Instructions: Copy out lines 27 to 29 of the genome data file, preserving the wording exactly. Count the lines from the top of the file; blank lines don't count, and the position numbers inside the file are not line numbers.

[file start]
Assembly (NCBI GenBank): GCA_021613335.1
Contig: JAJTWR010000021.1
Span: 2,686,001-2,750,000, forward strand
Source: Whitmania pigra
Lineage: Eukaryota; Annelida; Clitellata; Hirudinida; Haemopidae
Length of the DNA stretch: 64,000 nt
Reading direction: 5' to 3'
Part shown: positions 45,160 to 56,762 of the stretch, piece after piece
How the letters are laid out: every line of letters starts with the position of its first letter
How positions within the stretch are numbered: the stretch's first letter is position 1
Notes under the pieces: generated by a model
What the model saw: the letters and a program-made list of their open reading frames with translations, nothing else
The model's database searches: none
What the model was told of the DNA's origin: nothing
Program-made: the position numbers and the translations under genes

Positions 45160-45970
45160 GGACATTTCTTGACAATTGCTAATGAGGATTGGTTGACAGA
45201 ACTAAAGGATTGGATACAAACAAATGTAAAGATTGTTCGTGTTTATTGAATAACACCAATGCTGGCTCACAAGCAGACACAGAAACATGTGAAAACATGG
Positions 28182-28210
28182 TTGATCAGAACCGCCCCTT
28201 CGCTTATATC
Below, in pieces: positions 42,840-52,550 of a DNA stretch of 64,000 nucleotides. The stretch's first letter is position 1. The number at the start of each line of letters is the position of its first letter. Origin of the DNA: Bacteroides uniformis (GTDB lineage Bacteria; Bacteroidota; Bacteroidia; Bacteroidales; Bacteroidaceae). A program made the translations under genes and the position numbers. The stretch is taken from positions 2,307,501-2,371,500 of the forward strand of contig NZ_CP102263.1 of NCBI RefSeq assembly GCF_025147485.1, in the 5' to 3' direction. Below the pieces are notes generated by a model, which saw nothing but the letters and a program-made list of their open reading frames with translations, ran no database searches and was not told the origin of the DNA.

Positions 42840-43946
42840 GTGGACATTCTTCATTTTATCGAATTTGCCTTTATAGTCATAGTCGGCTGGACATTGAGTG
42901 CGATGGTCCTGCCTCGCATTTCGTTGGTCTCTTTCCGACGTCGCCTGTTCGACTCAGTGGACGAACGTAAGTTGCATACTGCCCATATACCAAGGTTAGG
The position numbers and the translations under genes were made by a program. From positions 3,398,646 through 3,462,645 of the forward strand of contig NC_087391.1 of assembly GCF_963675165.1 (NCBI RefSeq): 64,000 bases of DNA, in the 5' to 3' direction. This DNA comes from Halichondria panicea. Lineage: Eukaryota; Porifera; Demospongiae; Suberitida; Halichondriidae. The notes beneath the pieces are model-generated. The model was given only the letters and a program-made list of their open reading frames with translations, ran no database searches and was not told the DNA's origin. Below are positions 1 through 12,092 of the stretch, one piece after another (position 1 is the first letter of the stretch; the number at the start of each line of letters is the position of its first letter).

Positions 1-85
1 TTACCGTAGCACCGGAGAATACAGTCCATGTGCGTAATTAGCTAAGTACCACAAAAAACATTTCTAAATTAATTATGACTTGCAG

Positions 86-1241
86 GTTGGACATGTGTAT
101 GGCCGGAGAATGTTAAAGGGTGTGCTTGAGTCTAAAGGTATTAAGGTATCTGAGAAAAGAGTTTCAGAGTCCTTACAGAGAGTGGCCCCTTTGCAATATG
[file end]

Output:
Positions 1-85
1 TTACCGTAGCACCGGAGAATACAGTCCATGTGCGTAATTAGCTAAGTACCACAAAAAACATTTCTAAATTAATTATGACTTGCAG

Positions 86-1241